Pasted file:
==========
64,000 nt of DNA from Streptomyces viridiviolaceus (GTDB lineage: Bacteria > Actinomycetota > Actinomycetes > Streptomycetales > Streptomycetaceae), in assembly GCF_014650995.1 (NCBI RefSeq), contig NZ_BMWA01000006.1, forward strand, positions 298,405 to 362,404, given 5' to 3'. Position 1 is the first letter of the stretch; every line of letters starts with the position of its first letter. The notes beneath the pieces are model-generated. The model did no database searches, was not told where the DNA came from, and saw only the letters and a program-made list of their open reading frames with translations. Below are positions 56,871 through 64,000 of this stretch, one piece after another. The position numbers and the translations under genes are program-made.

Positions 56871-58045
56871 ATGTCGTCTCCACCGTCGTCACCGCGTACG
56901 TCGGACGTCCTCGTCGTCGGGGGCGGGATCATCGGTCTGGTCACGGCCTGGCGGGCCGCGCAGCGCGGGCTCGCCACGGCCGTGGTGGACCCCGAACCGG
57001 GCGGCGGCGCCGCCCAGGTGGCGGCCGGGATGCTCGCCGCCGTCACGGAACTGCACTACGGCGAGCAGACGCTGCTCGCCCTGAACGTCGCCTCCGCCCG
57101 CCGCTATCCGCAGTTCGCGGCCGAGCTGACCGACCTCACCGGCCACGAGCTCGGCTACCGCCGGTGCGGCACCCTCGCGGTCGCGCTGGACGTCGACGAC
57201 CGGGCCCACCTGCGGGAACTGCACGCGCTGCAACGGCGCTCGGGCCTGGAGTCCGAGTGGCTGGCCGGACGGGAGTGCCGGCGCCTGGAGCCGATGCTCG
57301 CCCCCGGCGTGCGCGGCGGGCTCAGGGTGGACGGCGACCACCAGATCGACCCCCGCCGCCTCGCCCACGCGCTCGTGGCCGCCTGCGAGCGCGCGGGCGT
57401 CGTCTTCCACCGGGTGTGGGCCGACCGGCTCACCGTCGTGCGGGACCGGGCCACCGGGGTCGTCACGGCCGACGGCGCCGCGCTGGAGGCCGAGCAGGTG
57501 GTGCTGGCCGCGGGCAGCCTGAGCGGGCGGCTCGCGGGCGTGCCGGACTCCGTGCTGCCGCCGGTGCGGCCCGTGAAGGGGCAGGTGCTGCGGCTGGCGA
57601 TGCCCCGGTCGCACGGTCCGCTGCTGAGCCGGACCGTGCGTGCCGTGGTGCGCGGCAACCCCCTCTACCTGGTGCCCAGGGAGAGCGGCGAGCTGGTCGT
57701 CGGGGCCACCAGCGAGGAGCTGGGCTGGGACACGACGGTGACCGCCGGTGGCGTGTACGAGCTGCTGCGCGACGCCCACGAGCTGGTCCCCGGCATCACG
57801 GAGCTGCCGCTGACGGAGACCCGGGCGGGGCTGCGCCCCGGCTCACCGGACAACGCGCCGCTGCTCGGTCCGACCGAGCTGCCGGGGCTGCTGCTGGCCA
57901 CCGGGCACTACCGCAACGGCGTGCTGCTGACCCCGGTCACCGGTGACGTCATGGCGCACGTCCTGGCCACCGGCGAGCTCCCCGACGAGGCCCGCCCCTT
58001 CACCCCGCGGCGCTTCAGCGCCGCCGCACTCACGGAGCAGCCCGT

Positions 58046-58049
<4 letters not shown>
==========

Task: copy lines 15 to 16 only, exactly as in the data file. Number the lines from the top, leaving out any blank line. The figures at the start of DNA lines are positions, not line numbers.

58001 CACCCCGCGGCGCTTCAGCGCCGCCGCACTCACGGAGCAGCCCGT

Positions 58046-58049